Against The Bars
Part of: The Estray
From: The Branding Iron
Jasper Morena had stood for an hour in a drafty passage of that dirty
labyrinth known vaguely to the public as "behind the scenes,"
listening to the wearisome complaints of a long-nosed young actor. It
was the sixth of such conversations that he had held that day: to
begin with, there had been a difficulty between a director and the
leading man. Morena's tact was still complete; he was very gentle to
the long-nosed youth; but the latter, had he been capable of seeing
anything but himself, must have noticed that his listener's face was
pale and faintly lined.
"Yes, my boy, of course, that's reasonable enough. I'll do what I
"I don't make extravagant demands, you see," the young man spread down
and out his hands, quivering with exaggerated feeling; "I ask only for
decent treatment, what my own self-respect ab-so-lute-ly demands."
Morena put a hand on his shoulder and walked beside him.
"Did you ever stop to think," he said with his charming smile, "that
the other fellow is thinking and saying just the same thing? Now, this
chap that has, as you put it, got your goat, why, he came to me
himself this morning, and, word for word, he said of you just
precisely what you have just said of him to me. Odd, isn't it?"
Again the young actor stopped for one of his gestures, hands up this
time. "But, my God, sir! Is there such a thing as honesty? He couldn't
accuse me of--"
"Well, he thought he could. However, I do get your point of view and I
think we can fix it up for you so that you'll get off with your
self-respect entirely intact. I'll talk to George to-morrow. You're
worth the bother. Good-afternoon."
The young man bowed, his air of tragic injury softened to one of
tragic self-appreciation. Worth the bother, indeed!
Morena left him at the top of the dingy stairs down which the manager
fled to an alley at one side of the theater, where his car was waiting
for him. He stood for a while with his foot on the step and his hand
on the door, looking rather blankly at the gray, cold wall and the
scurrying whirlwinds of dust and paper.
"Drop yourself at the garage, Ned," he said, "and I'll take the car."
He climbed in beside the wheel. He was very tired, but he had
remembered that Jane West, when he had last seen her, had worn a look
of profound discouragement. She never complained, but when he saw that
particular expression he was frightened and the responsibility for her
came heavily upon him. This wild thing he had brought to New York must
not be allowed to beat its head dumbly against the bars.
When he had got rid of his driver, he turned the car northward, and a
few minutes later Mathilde, the French maid chosen by Betty, opened
Jane's door to him.
While he took off his coat he looked along the hall and saw its owner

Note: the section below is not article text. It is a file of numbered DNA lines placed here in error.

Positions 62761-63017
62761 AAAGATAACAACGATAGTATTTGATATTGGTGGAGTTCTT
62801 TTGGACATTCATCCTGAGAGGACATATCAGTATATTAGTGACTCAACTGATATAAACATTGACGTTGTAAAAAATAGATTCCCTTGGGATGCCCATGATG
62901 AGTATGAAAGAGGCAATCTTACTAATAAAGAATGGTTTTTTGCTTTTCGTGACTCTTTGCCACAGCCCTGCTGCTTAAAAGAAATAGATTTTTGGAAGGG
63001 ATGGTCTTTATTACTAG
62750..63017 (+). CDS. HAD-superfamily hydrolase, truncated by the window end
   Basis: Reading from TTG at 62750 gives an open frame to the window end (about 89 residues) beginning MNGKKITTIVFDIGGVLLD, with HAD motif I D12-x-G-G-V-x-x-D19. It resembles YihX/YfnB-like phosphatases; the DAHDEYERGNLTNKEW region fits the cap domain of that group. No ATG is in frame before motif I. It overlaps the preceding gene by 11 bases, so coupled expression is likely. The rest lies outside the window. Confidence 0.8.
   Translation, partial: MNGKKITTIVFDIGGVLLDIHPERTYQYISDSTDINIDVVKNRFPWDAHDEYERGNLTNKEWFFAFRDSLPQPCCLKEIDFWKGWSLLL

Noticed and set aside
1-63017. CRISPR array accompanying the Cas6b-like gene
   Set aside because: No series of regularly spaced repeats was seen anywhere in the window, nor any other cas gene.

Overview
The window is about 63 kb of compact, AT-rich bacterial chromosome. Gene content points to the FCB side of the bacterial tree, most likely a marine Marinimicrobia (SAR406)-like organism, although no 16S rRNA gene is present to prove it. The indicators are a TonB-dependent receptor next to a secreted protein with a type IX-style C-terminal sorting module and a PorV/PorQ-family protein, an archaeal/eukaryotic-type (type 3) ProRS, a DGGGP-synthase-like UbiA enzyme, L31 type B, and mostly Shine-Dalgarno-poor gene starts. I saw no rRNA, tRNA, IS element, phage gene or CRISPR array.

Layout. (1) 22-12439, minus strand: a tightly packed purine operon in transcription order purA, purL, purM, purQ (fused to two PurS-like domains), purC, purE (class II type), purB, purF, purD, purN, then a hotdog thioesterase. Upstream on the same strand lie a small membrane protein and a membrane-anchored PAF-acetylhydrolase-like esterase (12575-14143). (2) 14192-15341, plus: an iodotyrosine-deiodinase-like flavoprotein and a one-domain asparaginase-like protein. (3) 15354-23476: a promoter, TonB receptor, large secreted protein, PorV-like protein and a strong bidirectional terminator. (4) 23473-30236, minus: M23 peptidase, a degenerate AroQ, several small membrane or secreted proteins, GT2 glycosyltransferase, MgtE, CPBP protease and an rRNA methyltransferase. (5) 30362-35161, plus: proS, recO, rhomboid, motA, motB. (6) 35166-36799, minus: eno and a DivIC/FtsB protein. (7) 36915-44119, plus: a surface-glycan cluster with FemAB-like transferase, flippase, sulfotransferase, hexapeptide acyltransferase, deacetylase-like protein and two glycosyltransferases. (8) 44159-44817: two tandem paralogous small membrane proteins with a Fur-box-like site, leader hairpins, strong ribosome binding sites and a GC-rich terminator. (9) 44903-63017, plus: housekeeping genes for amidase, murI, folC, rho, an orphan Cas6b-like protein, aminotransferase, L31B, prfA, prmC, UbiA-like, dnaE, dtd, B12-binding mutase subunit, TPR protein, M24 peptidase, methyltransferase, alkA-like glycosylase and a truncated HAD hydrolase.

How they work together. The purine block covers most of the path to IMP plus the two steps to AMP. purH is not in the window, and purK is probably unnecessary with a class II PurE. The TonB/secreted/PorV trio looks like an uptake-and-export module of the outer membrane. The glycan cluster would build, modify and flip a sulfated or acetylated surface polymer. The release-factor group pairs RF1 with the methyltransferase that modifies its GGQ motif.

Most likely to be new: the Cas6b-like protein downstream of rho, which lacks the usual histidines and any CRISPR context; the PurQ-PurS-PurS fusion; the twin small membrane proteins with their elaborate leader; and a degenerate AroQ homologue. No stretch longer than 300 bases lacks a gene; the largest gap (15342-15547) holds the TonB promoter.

sitting, her chin propped on a latticework of fingers. She was gazing
out of the window. It was a beautiful, desperate silhouette; something
fateful in the long, still pose and the fixed look. She was still
dressed in street clothes as when she had left the theater, a blouse
and skirt of dark gray, very plain. Her figure, now that it was
trained to slight corseting, was less vigorous and more fine-drawn.
She was very thin, but she had lost her worn and haggard look; the
premature hard lines had almost disappeared; a softer climate, proper
care, rest, food, luxury had given back her young, clear skin and the
brightness of eyes and lips. Her hair, arranged very simply to frame
her face in a broken setting of black, was glossy, and here and there,
deeply waved. It was the arrangement chosen for her by Betty and
copied from a Du Maurier drawing of the Duchess of Towers. It was hard
to believe that this graceful woman was the virago Jane, harder for
any one that had seen a heavy, handsome girl stride into Mrs. Upper's
hotel and ask for work, to believe that she was here.
Morena clapped his hands in the Eastern fashion of summons, and Jane
looked toward him.
"Oh," she said, "I'm glad you came."
He strolled in and stood beside her shaking his head.
"I didn't like the look of you this afternoon, my dear."
"Well, sir," said Jane, "I don't like the look of you either." She
smiled her slow, unself-conscious smile. "You sit down and I'll make
tea for you."
He knew that thought for some one else was the best tonic for her
mood, so he dropped, with his usual limp grace, into the nearest
chair, put back his head and half-closed his eyes.
"I'm used up," he said; "I haven't a word--not one to throw at a dog."
"Please don't throw one at me, then. I surely wouldn't take it as a
compliment." She made the tea gravely, as absorbed in the work as a
little girl who makes tea for her dolls. She brought him his cup and
went back to her place and again her face settled into that look. She